A custom vehicle starts with a body and a chassis engineered to individual specifications. For example, the FBI's New York and Los Angeles field offices received similar, but different, vehicles as the FBI's Washington Field Office Mobile Command Center.
"As they [New York and Los Angeles] took control and defined requirements, their custom vehicles were built to their specific needs based on a number of features," comments Klopp. "New York built two smaller vehicles. It can be difficult to transit through major cities; a custom vehicle can be massive in height, length and weight."
Depending on size and style, the interior of custom vehicles are generally divided into three sections: a forward communications center, central access galley and rear command/conference room. For example, the communications area can feature a variety of interoperable communication systems while the central galley may feature basic amenities and small appliances. Meanwhile, the rear command area often resembles a conference room, explains Organ.
The interior equipment can be modified or substituted to include a range of technologies.
"Everything is very specialized from what type of engine to the numbers of doors you want in your cab and into the rear of the actual vehicle," says Ann Stawski, director of marketing for Pierce.
Common equipment in a high-tech communications suite include weather stations, DVD players and recorders, color video printers, and multi-channel voice logging systems. Generally, internal and external workstations are tied to a central computer network. The rear command "conference room" may feature flat screen monitors and/or an electronic writing board that interfaces with the central computer network.
A custom vehicle can also offer an exterior work station with access to telephone, radio and audio/video technology. If so chosen, a telescoping mast can feature closed-circuit video to survey an incident and can also include thermal imaging or infra-red camera options. Local television and satellite send and receive capabilities can be accessed via a satellite dish.
Based on budgets and specific requirements, floor plans can be modified to accommodate the needs of the individual department. Custom vehicles can vary in size with room for as little as two to 20 or more people.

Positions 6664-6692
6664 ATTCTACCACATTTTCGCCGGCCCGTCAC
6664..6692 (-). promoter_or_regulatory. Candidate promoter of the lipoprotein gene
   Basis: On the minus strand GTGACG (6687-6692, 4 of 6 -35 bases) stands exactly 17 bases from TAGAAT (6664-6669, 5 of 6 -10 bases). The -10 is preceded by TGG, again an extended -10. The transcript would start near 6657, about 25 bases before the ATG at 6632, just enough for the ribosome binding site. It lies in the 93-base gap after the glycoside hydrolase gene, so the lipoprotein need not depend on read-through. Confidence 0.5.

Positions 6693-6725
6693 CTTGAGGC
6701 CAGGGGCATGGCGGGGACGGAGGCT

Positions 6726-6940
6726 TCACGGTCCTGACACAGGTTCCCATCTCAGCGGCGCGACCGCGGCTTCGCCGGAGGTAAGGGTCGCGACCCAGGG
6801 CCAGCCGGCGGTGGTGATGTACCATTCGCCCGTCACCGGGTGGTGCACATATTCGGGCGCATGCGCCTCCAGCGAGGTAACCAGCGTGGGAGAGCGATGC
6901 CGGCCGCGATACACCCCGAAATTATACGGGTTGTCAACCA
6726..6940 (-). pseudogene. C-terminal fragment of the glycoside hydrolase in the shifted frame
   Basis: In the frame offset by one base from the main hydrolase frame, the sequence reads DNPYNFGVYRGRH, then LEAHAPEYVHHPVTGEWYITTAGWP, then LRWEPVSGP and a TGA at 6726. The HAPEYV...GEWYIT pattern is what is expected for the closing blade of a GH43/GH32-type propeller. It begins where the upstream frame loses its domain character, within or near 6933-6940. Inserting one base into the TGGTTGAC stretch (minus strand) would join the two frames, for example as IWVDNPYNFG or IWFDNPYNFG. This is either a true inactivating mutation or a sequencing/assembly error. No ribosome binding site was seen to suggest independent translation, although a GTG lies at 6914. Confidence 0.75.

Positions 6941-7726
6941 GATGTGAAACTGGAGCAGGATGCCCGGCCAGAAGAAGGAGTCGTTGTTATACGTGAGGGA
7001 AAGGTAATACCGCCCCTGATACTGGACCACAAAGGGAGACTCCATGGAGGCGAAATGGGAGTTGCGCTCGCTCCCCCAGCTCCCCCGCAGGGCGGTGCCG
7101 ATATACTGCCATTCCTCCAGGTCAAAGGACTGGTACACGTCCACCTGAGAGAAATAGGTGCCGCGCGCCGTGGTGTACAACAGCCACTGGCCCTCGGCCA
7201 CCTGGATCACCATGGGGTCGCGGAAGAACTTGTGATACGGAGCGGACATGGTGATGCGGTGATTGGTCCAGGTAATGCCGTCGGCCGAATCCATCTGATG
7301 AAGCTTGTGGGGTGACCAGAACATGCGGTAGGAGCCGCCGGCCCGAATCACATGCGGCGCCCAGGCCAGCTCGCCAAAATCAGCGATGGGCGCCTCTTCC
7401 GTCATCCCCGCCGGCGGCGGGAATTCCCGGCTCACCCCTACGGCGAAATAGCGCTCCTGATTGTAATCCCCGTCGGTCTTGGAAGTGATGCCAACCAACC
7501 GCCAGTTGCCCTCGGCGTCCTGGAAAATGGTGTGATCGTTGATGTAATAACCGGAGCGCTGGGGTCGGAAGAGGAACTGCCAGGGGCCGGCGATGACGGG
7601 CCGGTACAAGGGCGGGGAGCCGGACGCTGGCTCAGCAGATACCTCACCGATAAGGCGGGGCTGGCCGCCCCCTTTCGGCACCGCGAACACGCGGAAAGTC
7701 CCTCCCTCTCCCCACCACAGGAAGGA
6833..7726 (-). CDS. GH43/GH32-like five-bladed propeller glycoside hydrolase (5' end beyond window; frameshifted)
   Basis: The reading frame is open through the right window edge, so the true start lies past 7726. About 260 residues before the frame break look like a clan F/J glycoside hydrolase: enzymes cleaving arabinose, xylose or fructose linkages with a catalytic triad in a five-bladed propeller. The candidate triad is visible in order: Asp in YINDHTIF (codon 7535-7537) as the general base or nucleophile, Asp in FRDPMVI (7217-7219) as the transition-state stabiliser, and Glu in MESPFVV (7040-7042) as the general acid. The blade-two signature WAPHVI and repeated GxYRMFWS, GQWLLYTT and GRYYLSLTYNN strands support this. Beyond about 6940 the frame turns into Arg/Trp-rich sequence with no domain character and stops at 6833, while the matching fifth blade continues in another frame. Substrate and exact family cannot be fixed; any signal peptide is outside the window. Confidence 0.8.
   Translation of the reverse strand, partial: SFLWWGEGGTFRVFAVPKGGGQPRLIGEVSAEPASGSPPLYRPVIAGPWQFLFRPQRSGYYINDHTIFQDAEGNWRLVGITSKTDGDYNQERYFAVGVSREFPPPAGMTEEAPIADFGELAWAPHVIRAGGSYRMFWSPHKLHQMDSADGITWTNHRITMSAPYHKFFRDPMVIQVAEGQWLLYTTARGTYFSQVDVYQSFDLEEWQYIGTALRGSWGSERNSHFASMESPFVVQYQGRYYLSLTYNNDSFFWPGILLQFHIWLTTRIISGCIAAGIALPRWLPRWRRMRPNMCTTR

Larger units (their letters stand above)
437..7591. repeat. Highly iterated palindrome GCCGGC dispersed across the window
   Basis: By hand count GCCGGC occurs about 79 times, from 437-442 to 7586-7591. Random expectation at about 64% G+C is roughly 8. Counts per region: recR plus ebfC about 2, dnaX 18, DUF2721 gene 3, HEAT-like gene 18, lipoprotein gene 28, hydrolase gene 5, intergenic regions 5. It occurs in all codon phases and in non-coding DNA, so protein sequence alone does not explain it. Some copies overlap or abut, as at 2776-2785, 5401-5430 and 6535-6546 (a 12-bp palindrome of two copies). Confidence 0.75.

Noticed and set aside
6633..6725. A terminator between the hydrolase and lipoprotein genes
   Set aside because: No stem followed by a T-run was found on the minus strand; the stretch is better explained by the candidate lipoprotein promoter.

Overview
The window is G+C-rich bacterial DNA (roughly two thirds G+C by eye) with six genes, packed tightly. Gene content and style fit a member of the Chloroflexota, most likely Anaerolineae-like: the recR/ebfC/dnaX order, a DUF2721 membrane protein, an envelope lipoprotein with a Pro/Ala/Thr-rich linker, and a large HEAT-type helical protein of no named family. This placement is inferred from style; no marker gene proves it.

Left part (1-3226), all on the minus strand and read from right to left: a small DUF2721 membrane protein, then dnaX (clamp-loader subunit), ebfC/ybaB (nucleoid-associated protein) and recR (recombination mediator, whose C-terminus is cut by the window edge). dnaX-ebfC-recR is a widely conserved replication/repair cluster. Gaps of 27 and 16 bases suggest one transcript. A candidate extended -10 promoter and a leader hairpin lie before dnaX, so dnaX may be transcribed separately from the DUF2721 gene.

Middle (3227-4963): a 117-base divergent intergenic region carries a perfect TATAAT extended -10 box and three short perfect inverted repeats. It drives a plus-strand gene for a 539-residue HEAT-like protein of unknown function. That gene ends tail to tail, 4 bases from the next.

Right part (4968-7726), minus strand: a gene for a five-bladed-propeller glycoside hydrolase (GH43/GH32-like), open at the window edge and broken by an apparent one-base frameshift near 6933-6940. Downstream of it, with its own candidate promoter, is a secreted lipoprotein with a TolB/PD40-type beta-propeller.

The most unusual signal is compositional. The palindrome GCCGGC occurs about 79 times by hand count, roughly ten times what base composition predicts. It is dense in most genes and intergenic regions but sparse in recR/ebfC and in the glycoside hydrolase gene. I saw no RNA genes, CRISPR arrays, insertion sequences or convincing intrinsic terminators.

Custom vehicles are available on either a commercial or custom chassis. Imagine the interior of an equipment-devoid fire truck, using the space for a workspace but with the benefit of the tough and rugged fire truck chassis' structure.
Safety features, such as built-in side roll protection and longer seat belts are some examples of options available.
Much like constructing a building, the choices available for the law enforcement agency interested in a custom vehicle can be overwhelming. Officials, however, won't be left to stray in the decision making process. "Customers can choose to build from the ground up, or use an existing plan to start," says Organ.
To ensure a vehicle will meet its need, manufacturers work with customers to guarantee the right components are configured in the right way, says Organ. "Customers commonly come up a list of requirements to incorporate," he adds.
"At Pierce, we are staffed with professionals offering recommendations for anything on the vehicle from the chassis to body, all the way to the complex command and communications electronics systems," says Grassl.
"Together we review what is available and how it best fits in to the overall layout of the vehicle and how the customer expects to use the vehicle."
Law enforcement professionals have many demands placed upon them to maintain public safety. The ingenuity of custom vehicle manufacturers provide important benefits to fulfill those demands.
"Law enforcement agencies have a better opportunity to obtain information or maintain control with a custom vehicle," says Organ.
A custom vehicle enhances law enforcement's ability to coordinate efforts among various emergency response professionals, provides incident response adaptability and increases safety.
Custom vehicle manufacturers provide law enforcement a service to create a vehicle for a quick, efficient and hassle-free response to any situation, large or small — common or unusual.